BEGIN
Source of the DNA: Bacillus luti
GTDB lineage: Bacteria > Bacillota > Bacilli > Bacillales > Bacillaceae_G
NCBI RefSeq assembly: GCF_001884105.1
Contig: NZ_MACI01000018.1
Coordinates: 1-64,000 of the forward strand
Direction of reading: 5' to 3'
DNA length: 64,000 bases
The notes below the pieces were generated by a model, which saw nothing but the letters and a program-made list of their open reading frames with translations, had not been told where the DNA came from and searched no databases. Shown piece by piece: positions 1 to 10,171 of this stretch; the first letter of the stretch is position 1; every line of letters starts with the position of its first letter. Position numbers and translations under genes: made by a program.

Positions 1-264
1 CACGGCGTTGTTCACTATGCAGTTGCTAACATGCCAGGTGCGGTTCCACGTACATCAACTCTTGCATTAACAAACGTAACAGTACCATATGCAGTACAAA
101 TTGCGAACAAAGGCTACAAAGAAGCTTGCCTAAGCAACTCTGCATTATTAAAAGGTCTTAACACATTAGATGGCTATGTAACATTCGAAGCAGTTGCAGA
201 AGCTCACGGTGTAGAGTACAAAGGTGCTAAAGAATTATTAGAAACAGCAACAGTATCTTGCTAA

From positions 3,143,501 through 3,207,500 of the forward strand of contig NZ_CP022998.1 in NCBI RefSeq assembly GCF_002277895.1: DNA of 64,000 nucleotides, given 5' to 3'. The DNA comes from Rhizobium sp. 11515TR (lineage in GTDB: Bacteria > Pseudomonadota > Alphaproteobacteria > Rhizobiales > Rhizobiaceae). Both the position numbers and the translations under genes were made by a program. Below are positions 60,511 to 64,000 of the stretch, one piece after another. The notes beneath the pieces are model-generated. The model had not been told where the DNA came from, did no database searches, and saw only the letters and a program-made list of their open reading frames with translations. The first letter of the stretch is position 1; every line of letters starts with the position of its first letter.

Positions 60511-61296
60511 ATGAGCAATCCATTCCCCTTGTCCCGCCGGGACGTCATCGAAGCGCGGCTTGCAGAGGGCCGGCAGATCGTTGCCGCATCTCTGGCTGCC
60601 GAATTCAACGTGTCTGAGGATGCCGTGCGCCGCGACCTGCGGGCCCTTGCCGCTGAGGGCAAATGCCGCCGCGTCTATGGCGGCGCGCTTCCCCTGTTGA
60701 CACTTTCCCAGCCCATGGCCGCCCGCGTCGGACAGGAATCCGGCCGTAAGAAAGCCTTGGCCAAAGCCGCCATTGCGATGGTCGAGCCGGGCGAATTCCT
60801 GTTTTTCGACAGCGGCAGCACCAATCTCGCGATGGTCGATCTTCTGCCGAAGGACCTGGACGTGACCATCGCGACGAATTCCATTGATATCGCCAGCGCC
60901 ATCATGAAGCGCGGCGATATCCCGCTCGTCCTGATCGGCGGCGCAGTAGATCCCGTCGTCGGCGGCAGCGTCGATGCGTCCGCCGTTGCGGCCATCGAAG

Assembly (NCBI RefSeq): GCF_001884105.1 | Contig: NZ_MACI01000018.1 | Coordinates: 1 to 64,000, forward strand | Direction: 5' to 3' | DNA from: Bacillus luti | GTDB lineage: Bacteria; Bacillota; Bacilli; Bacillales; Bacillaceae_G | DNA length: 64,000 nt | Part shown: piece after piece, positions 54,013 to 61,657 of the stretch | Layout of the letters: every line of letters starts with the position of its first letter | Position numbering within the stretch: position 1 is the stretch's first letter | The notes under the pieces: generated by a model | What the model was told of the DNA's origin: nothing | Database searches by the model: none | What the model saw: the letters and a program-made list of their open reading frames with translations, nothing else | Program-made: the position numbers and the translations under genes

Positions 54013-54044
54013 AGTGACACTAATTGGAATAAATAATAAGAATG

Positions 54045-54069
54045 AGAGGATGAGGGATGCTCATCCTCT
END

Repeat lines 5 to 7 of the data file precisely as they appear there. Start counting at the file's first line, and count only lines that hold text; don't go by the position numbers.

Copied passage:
Coordinates: 1-64,000 of the forward strand
Direction of reading: 5' to 3'
DNA length: 64,000 bases